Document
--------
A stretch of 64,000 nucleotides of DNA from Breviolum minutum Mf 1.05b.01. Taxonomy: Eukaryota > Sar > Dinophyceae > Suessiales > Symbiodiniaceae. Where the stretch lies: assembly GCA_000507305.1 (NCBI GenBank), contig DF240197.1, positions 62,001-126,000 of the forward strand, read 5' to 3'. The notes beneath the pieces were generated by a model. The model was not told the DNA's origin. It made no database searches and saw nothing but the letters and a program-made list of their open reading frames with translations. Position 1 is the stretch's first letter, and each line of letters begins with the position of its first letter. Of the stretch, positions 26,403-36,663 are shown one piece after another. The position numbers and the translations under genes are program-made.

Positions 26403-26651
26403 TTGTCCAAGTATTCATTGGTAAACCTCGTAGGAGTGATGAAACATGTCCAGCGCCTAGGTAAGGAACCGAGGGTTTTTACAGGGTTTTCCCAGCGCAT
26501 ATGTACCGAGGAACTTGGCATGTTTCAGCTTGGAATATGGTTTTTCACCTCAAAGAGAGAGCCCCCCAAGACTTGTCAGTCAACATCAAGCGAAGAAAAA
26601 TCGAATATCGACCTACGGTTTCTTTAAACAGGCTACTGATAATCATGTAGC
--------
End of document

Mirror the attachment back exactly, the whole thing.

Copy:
A stretch of 64,000 nucleotides of DNA from Breviolum minutum Mf 1.05b.01. Taxonomy: Eukaryota > Sar > Dinophyceae > Suessiales > Symbiodiniaceae. Where the stretch lies: assembly GCA_000507305.1 (NCBI GenBank), contig DF240197.1, positions 62,001-126,000 of the forward strand, read 5' to 3'. The notes beneath the pieces were generated by a model. The model was not told the DNA's origin. It made no database searches and saw nothing but the letters and a program-made list of their open reading frames with translations. Position 1 is the stretch's first letter, and each line of letters begins with the position of its first letter. Of the stretch, positions 26,403-36,663 are shown one piece after another. The position numbers and the translations under genes are program-made.

Positions 26403-26651
26403 TTGTCCAAGTATTCATTGGTAAACCTCGTAGGAGTGATGAAACATGTCCAGCGCCTAGGTAAGGAACCGAGGGTTTTTACAGGGTTTTCCCAGCGCAT
26501 ATGTACCGAGGAACTTGGCATGTTTCAGCTTGGAATATGGTTTTTCACCTCAAAGAGAGAGCCCCCCAAGACTTGTCAGTCAACATCAAGCGAAGAAAAA
26601 TCGAATATCGACCTACGGTTTCTTTAAACAGGCTACTGATAATCATGTAGC